Landscape of Dali’s Homeland Mirrored in Dali’s Paintings
By Paul Chimera
Salvador Dali Historian
Yes, Salvador Dali was a Surrealist. Of course. The most famous one of all. But he was also a realist. A great one. And I mean realist in two different ways: his realistic painting technique, and as a source of inspiration. Let me explain.
Much – perhaps most – of Salvador Dali’s ideas sprang from his imagination. His subconscious. His active dream world. How else can one explain the inscrutable images that appeared in his vast catalog of surrealist paintings, prints, drawings and watercolors?
And no matter where Dali’s ideas came from – no matter how bizarre and unconventional, or simple and familiar – they were always depicted in a precise, meticulous manner. Dali simply didn’t know how to paint any other way but to channel the Renaissance masters when it came to the technical side of his craft. “Hand-painted color photography” was how he described his technique, and it was as realistic as the best of them.
But the realism I speak of also pertains to what Dali actually saw. Not in dreams. Not in the kaleidoscope of his fertile imagination. But rather in his everyday life, his everyday travels. Let me illustrate this with two examples.
Take a look at the wonderful early painting, “Port Alguer, Cadaques,” in the collection of the Teatro-Museo Dali in Figueres, Spain. Painted when Dali was 20 years old, the lovely canvas features the Church of Santa Maria that is a distinctive landmark in this beautiful region. Lest there be any doubt that this is what Dali actually saw – not merely imagined – take a look at the striking accompanying photograph, taken by my Facebook friend and fellow Dali aficionado, Clo Clo, who’s based in France. Beautifully captured by both Dali in 1924, and in this great photo by Clo Clo, which she took earlier this year.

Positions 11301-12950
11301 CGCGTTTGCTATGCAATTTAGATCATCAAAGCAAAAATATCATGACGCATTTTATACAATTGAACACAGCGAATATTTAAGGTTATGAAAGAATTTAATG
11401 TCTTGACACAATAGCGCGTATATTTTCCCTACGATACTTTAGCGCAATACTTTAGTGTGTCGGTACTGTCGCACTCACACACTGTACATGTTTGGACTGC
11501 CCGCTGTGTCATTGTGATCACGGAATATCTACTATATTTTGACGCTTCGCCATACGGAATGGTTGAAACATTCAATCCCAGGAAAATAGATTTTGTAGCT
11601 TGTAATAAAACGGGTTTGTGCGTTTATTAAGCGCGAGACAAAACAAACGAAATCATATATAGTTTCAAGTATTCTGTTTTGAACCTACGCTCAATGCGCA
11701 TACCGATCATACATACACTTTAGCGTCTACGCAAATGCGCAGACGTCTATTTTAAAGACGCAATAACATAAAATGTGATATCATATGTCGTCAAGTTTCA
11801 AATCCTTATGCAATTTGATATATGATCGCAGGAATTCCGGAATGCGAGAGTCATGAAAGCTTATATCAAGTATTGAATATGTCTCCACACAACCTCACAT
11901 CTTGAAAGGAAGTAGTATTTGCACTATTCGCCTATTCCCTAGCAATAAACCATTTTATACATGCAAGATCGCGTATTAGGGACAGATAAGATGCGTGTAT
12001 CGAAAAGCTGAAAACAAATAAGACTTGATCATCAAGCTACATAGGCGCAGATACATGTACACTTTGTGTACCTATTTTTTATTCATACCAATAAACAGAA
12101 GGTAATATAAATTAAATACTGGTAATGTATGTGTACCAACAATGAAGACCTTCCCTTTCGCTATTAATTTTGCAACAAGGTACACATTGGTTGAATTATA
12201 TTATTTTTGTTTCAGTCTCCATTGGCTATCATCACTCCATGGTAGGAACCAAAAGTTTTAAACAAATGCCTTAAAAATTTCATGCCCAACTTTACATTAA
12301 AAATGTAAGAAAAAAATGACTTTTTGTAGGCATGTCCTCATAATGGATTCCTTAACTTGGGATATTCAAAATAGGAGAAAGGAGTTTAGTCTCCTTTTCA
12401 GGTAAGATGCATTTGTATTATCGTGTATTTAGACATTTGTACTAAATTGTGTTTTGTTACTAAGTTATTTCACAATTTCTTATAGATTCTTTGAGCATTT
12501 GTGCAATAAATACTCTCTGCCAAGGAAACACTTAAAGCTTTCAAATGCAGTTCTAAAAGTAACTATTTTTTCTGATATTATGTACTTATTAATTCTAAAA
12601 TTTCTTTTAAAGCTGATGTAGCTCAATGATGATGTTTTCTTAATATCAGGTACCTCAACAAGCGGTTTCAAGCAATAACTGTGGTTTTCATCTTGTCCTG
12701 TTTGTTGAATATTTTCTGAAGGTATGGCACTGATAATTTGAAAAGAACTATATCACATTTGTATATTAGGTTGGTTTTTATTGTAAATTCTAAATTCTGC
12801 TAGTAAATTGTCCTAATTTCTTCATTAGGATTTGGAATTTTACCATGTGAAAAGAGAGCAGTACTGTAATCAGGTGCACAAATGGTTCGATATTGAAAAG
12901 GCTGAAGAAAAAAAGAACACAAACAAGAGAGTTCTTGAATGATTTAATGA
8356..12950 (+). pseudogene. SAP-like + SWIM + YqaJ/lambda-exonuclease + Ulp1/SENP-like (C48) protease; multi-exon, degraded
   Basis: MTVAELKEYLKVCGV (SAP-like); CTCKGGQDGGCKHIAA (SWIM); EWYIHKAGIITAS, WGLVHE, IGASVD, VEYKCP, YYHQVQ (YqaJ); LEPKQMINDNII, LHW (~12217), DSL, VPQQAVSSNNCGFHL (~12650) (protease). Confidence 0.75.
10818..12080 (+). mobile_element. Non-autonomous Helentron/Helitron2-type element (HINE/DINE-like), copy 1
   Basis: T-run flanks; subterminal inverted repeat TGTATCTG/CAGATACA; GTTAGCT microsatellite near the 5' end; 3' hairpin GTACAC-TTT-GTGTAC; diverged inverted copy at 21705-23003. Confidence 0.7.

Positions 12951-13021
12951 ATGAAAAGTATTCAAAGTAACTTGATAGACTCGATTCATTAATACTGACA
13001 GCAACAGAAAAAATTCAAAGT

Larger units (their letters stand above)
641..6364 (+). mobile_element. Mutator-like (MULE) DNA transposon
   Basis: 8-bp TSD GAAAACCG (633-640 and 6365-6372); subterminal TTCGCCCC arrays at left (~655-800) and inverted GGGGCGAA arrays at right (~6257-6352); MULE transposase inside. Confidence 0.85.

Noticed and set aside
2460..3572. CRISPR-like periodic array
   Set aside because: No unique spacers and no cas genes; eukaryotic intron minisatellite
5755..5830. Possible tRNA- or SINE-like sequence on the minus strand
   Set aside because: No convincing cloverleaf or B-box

Now let’s look at what I think is an even more interesting example of how the realism of Dali’s world informed the images on his canvases. Here we have the precious little oil, “The Weaning of Furniture Nutrition,” one of the true miniaturist gems in the collection of the Salvador Dali Museum in St. Petersburg, Florida. The fishing boats and terraced cliffs are captured with scrupulous realism: hand-painted color photography, indeed.
Now take a look at another of the talented Clo Clo’s photographs. See any similarity? Of course. Because Dali was absolutely influenced by the real and not just the subconscious world. This can be extended to things like the often fanciful clouds in the skies in Dali’s landscape paintings. Or even in his portraits, such as the one of Mrs. Jack Warner.
We can be easily led to believe these are simply products of Dali’s imagination – until we see photographs, or experience it for ourselves in person, that prove such “imaginary” views of nature actually exist.
It’s little wonder Dali insisted that Port Lligat, Spain, was the most beautiful spot in the world. He believed it with all of his heart; he demonstrated it in so much of his art.